Since 2007, more than 10,000 youth in National City have developed an awareness of marine life and conservation, thanks to Ocean Connectors. Through this nonprofit program, supported by our Environmental Champions initiative, children from underserved communities enjoy coastal field trips, learn about the migratory patterns of marine life, and are empowered to become environmental stewards. With our support over the past eight years, Ocean Connectors has expanded to the entire school district in National City.
Read the Voice of San Diego Partner Voices article below to learn more about Ocean Connectors, and see how you can support the great work they do by taking part in their Eco Tours.
Ocean Connectors Shapes the Next Generation of Environmental Stewards
By Sarah Beauchemin
Over 70 miles of pristine coastline defines San Diego County. But many residents in underserved communities here – children in particular – have never even visited the ocean. They may also lack an awareness and understanding of marine life and conservation, or feel powerless to get involved.
Ocean Connectors has made it their mission to change that.
Founded in 2007, Ocean Connectors is a nonprofit program that exists to educate, inspire and connect underserved youth to the ocean. This is accomplished by delivering a curriculum focused on migratory marine life to fourth through seventh graders in the underserved community of National City. The organization has reached over 10,000 children in National City to date.
“The main mission of Ocean Connectors is to provide free environmental education programs in National City, and we are now reaching the entire public school district there,” said Frances Kinney, Founder and Executive Director at OC. “This is such a huge accomplishment for us because it means that every single child attending a National City public school goes through our programs for four years.”
In addition to the in-class learning activities, OC’s programs offer students exciting ventures like coastal field trips and involvement in hands-on STEM activities. Students also get to correspond regularly with their counterparts in OC’s “sister program” in Nayarit, Mexico, which teaches them the importance of global connectedness.
Connecting Youth to Conservation
OC introduces students to ocean conservation through fun, creative ways to track the migratory patterns of local marine life.
“We use migratory species to educate and inspire students because these are the animals they see in their own backyard, so to speak,” said Danielle Tentschert, Program Associate at OC. Tentschert provides all OC in-class lessons and leads the OC annual field trips.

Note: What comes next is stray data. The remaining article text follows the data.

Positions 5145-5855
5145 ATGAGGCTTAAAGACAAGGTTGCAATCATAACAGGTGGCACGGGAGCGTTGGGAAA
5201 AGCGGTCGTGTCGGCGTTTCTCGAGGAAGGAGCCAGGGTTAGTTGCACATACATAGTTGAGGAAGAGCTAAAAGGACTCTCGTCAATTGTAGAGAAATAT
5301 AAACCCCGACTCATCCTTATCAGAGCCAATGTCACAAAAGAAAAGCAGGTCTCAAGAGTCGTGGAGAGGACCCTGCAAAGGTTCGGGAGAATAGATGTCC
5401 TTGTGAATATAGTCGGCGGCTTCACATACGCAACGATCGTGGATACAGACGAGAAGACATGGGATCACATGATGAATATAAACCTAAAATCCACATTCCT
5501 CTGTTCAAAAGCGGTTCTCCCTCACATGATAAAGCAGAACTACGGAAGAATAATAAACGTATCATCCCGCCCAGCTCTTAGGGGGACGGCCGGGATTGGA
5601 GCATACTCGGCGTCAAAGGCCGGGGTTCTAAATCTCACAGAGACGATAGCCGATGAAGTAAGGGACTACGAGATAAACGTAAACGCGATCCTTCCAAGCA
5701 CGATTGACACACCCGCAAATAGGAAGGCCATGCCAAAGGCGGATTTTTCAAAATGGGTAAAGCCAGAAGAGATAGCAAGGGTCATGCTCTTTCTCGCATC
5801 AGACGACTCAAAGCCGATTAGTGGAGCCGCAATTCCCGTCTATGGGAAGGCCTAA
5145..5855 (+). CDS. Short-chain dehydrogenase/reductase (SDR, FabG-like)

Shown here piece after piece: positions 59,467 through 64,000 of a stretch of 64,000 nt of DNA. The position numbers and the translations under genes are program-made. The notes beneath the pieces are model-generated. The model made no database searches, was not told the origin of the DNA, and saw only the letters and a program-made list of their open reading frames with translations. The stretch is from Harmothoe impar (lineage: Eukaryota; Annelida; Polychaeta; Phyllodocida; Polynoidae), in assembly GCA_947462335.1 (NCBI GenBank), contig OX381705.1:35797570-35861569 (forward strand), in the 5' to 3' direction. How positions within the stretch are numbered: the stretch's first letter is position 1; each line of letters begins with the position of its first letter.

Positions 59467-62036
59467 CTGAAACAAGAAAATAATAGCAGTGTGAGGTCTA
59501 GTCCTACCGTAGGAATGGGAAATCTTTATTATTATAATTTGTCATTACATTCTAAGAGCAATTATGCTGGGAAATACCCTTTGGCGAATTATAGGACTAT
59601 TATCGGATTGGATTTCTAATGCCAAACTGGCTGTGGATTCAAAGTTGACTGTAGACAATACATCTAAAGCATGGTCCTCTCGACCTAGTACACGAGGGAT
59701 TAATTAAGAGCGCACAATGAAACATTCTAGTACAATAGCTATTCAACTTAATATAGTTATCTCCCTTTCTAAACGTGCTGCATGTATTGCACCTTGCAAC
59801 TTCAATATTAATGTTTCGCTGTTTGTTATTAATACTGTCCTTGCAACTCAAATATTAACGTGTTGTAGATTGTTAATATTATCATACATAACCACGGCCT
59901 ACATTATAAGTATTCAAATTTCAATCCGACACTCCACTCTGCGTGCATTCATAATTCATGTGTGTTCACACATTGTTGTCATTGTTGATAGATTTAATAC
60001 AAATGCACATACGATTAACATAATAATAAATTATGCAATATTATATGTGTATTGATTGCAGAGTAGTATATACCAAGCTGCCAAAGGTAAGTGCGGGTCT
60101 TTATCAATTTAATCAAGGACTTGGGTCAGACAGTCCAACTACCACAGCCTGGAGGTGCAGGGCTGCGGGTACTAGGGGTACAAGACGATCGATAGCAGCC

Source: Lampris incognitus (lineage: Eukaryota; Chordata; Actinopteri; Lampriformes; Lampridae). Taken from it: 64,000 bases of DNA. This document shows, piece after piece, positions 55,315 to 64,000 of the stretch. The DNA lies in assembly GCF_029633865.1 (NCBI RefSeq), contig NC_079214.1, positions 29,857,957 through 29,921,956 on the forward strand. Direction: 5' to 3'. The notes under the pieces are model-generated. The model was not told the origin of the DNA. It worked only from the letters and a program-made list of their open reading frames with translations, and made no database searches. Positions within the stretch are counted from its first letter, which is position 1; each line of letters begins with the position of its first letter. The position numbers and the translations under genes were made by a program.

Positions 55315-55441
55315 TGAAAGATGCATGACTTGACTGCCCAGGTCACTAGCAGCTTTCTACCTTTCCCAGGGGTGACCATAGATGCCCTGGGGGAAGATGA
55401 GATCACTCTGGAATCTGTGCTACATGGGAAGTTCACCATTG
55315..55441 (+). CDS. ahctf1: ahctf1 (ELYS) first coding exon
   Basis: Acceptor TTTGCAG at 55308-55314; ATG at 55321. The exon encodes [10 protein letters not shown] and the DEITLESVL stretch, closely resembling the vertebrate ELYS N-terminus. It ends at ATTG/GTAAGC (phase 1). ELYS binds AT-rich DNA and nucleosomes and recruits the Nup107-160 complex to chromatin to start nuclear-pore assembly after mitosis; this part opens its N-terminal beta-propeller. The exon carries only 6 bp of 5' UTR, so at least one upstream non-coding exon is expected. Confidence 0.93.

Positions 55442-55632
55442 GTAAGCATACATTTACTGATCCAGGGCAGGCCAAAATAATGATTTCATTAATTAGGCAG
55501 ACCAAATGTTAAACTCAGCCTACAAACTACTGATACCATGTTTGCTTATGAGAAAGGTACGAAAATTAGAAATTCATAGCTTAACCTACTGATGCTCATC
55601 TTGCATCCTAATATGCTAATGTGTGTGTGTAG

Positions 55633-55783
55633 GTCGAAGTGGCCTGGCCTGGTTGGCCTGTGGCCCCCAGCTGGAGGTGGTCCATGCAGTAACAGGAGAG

To learn more about Ocean Connectors’ work and how you can support our programs, visit us online.
Each grade level studies one migratory species and the associated environmental issues threatening its health. Fourth graders focus on sea turtles, fifth graders look at whales, sixth graders study birds, and in their newest program, seventh graders learn about sharks.
“It all begins with raising awareness,” said Tentschert. “First we teach them about the problems, then we give them the capacity to make changes – simple things that they can do daily in their own homes to be better environmental advocates.”
The positive impact of OC’s programs on students is significant. For example, student knowledge of marine life, ocean STEM and sustainability increases by an average of 10 to 30 percent every year. And following their participation in OC’s programs, 70 percent of students continue to take positive environmental actions on a regular basis.
These impressive statistics have continued to grow due to eight years of generous funding through San Diego Gas & Electric’s Environmental Champions grant program.
SDG&E has been an essential part of helping OC grow and achieve their key goals. The Environmental Champions funding has assisted in delivering classroom presentations and coastal excursions focused on migratory species, and informing children about critical climate-related risks like unpredictable weather patterns, species and habitat loss, and sea level rise.
“You can really see the kids’ passion for learning flourish,” said Tentschert. “Getting out of their day-to-day lives opens up creative talents they may not have realized they had, or new possible career opportunities in environmental stewardship.”
Another source of funding for OC’s youth programs comes from their Eco Tours, which they launched in 2015 to the public, and are available year-round for ages six and up.
The tours – featuring turtles, birds, whales, and sharks – are an affordable, fun and charitable way for people to experience these endangered migratory species up-close and personal in a tranquil setting.